It has emerged that badgers are not the only creatures being killed in the Gloucestershire cull aimed at restricting the spread of bovine TB. Statistics released last night revealed that the death toll to date includes 798 badgers, 15 giant pandas, 7 nuns, a Goth, and an abandoned piano.
Although wildlife experts were horrified at the loss of the panda colony, a Defra spokesman tried to put a positive spin. ‘This is good news,’ he said, “because we had no idea there was a flourishing panda community in the West Country. Of course, it’s probably not flourishing now, but it’s nice to know that it had been there.”
“There was an initial problem with the training,” admitted Rodney Henge, day time vigilante and night time badger culler. “At first we just fired at anything that was black and white. We thought the pandas were just obese badgers, until someone said something. Now that we know how rare they are, or were, we’re hoping for some kind of bonus.”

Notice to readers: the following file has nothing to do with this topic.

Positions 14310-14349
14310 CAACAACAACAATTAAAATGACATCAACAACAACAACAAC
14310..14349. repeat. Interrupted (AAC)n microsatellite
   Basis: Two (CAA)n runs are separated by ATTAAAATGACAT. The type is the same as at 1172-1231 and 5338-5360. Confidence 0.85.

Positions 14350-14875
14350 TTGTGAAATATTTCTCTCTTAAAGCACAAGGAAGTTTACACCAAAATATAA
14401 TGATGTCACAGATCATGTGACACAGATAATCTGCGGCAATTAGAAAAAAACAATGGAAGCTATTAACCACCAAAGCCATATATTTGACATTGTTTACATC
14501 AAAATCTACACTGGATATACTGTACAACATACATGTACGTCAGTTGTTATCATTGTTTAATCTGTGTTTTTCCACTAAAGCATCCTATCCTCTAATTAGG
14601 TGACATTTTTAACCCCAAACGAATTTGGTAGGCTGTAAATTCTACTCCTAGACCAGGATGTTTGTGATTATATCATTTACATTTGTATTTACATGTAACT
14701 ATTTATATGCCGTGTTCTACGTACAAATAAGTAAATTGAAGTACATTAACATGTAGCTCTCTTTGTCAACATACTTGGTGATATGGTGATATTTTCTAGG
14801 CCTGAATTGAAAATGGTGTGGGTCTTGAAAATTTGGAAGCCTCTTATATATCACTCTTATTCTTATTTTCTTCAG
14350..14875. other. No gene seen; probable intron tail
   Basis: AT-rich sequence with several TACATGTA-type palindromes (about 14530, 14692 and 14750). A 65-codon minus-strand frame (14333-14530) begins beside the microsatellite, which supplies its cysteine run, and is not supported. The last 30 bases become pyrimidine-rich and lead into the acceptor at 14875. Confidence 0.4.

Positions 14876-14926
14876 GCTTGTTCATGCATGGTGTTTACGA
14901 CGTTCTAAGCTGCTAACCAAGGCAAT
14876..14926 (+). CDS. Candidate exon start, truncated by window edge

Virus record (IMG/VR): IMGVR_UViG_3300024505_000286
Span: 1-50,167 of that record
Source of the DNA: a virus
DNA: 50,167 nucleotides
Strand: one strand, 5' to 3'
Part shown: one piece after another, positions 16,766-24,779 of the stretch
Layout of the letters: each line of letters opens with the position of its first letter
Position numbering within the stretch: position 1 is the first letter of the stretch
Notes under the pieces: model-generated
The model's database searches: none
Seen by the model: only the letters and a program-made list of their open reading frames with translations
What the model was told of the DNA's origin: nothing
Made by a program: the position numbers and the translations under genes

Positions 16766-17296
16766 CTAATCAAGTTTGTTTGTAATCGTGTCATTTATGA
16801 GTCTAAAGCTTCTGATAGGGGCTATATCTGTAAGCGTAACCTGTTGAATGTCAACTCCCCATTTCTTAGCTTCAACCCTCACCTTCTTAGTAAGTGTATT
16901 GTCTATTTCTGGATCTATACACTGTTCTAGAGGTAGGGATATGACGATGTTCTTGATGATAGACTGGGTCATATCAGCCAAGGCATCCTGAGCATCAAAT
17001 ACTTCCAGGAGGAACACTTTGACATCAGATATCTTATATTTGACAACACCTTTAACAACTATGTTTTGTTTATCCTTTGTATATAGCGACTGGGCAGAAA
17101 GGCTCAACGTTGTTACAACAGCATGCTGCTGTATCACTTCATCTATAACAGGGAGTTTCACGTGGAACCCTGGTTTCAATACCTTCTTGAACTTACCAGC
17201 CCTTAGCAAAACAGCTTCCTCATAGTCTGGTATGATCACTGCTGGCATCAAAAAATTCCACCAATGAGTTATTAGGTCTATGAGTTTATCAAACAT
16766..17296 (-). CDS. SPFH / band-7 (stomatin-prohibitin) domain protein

Henge admitted he had regrets. “The destruction of the piano was a pity as it could have been restored. Unfortunately, in the moonlight its gleaming black and white keyboard simulated the approaching foreheads of an army of badgers so we had to let go with the machine guns.”
The Defra spokesman was less concerned about the nuns. “Nuns tend not to breed enthusiastically so they would have died out eventually. There are very few in the wild these days. Most of them are kept under lock and key in nun prisons, known as convents.”
“And the Goth was probably a Glastonbury leftover,” continued the man from Defra. “Goths are creepy buggers and they spread diseases and misery far and wide. The goth vaccination programme failed so I’m sure shooting them is OK. It’s the sort of thing they enjoy anyway.”